What Is Parallel Computing in Python?
Parallel computing is a form of computation where many calculations or processes are carried out simultaneously. Large problems can often be divided into smaller ones, which can then be solved at the same time. In Python, parallel computing is implemented through various libraries and modules, allowing developers to leverage the power of multiple processors to solve complex computational issues.
Parallel computing with Python isn't just about making your programs run faster. It's about increasing the capacity available to your programs. You may not need your code to run faster, but you might need it to do more things at the same time, and that's where parallel computing comes into play.
Python, as a high-level programming language, provides a wide range of libraries and modules that support parallel computing. These libraries are easy to use and provide a high level of abstraction, hiding the complexities of parallel computing from the developer.
This is part of a series of articles about distributed computing.
In this article:
Why Is Parallelization Useful in Python?
Parallelization in Python is useful for a variety of reasons:
- It enables full utilization of available hardware. Modern computers come with multiple cores, and parallel computing allows developers to use all of them simultaneously, leading to more efficient computations. For example, a task that would take four hours to complete on a single core machine could potentially be completed in one hour on a four-core machine, assuming perfect parallelization.
- Transferring workloads to the GPU: If a GPU is available on the machine, it makes sense to transfer heavy workloads to the GPU processor, especially for image processing or machine learning.
- It allows for the processing of large amounts of data in a shorter amount of time. In the age of big data, this is a significant advantage. Data scientists and other professionals who work with large datasets can use parallelization to process and analyze their data more quickly, leading to faster insights and decision making.
- Python's simplicity and readability makes parallelization easier. Python's syntax is clean and easy to understand, making it easier for developers to write and debug parallel code.
How to Parallelize Python Code
Here are a few ways you can run computations in parallel in your Python programs.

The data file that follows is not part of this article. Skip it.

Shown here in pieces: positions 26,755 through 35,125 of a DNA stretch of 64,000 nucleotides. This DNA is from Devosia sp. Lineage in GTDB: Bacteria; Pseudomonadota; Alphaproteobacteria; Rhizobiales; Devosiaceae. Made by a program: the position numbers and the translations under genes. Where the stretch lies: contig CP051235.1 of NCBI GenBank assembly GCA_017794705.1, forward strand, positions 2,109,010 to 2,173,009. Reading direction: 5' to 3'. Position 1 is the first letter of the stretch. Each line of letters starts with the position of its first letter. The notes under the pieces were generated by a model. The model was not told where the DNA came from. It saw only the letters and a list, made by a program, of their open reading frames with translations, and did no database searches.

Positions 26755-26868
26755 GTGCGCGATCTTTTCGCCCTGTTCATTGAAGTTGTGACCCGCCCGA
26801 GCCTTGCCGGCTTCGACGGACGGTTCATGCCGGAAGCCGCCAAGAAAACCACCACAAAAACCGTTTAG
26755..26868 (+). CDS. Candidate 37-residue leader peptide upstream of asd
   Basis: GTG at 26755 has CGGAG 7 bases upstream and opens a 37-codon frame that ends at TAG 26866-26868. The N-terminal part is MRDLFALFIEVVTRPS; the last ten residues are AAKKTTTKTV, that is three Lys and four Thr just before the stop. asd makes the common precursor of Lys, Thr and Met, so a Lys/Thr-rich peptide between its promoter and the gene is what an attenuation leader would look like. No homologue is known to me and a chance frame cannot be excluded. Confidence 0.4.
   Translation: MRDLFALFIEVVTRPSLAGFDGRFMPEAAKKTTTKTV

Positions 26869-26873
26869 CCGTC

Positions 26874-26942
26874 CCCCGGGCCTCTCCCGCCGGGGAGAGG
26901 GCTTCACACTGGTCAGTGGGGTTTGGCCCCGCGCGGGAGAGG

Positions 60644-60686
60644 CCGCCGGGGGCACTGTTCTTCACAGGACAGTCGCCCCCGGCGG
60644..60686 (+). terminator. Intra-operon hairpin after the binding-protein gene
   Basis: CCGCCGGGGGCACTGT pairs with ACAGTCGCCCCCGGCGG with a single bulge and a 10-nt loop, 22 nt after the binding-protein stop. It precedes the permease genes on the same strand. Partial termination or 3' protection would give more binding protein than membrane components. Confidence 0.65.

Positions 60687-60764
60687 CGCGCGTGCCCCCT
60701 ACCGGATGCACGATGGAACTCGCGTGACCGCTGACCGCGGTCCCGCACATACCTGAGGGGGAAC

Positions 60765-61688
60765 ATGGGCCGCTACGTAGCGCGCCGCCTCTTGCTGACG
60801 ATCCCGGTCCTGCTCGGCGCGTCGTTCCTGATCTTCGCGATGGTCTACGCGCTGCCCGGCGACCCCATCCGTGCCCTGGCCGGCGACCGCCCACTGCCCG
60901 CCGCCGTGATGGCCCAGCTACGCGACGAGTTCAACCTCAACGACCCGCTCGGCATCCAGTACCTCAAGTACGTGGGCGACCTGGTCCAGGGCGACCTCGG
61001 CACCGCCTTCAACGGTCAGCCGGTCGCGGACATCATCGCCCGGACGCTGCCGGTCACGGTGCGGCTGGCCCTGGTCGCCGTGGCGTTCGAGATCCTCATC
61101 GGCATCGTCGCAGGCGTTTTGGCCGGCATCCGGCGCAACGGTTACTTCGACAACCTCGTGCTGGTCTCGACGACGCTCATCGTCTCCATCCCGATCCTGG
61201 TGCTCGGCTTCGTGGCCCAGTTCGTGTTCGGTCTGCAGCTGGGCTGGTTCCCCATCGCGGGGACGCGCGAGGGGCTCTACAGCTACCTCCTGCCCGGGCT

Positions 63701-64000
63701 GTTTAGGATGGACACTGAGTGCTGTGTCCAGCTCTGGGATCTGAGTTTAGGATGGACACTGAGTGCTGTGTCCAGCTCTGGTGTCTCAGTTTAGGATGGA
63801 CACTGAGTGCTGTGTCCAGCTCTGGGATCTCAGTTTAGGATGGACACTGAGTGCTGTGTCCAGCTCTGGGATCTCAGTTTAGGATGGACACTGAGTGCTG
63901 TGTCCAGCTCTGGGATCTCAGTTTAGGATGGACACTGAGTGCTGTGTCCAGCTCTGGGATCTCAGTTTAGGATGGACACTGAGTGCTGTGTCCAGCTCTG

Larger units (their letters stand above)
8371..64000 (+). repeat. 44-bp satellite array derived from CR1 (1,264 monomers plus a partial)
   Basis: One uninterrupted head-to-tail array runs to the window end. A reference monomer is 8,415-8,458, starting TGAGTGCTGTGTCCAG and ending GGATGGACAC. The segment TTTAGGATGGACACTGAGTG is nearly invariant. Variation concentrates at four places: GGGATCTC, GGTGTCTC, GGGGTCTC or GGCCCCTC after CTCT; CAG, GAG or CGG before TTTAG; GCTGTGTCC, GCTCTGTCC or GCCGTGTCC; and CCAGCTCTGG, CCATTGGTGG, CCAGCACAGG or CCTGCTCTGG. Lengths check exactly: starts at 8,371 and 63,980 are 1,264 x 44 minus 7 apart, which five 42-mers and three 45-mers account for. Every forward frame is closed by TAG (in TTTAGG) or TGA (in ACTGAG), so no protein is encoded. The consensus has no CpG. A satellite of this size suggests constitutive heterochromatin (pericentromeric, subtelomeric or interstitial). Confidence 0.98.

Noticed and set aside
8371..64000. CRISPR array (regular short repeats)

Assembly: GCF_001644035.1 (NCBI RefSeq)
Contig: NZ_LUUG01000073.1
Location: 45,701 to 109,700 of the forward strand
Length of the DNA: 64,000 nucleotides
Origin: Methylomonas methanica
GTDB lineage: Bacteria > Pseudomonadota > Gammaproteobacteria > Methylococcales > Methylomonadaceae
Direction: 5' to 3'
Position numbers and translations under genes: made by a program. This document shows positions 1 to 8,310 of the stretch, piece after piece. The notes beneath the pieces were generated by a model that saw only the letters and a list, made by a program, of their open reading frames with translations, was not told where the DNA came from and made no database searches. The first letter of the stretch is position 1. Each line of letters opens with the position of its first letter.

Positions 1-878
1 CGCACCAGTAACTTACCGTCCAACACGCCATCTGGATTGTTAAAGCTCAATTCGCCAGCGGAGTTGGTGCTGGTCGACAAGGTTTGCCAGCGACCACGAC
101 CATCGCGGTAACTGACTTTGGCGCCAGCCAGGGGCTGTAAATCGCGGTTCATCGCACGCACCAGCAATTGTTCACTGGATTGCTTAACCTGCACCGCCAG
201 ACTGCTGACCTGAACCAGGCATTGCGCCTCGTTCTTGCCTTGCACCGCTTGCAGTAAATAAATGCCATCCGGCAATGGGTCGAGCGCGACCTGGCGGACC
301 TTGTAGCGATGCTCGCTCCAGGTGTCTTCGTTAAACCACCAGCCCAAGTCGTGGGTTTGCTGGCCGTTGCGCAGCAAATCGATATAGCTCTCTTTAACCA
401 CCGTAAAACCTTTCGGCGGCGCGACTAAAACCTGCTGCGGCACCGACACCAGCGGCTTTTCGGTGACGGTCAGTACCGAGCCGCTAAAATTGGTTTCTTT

Parallelizing using Pool.apply()
The Pool.apply() function is a part of the multiprocessing module in Python. It blocks the execution of the program until the result is ready. Let's look at an example of how to use Pool.apply() to parallelize Python code.
In this code, we define a function square() which takes an integer and returns its square. We then create a Pool of 4 processes and apply the square function to the number 10. The result is printed on the console.
Parallelizing using Pool.map()
The Pool.map() function is another handy tool in Python for parallelizing code. It applies a given function to an iterable of arguments. Here is an example:
In this code, we use the same square() function as before. However, this time we use Pool.map() to apply the function to a list of numbers. The function returns a list of results, which we print to the console.
Parallelizing using Pool.starmap()
The Pool.starmap() function in Python is similar to Pool.map(), but instead of iterating over arguments, it iterates over iterable sequences of arguments. Here's an example of how to use Pool.starmap() to parallelize Python code.
In this code, we define a function power() that takes two arguments and returns the first argument raised to the power of the second. We then use Pool.starmap() to apply this function over a list of tuples, each containing two elements. The function returns a list of results, which we print to the console.
Parallelizing with Pool.apply_async()
The Pool.apply_async() function allows for asynchronous execution of a function. It returns immediately without waiting for the result. Here's an example of how to use Pool.apply_async() to parallelize Python code.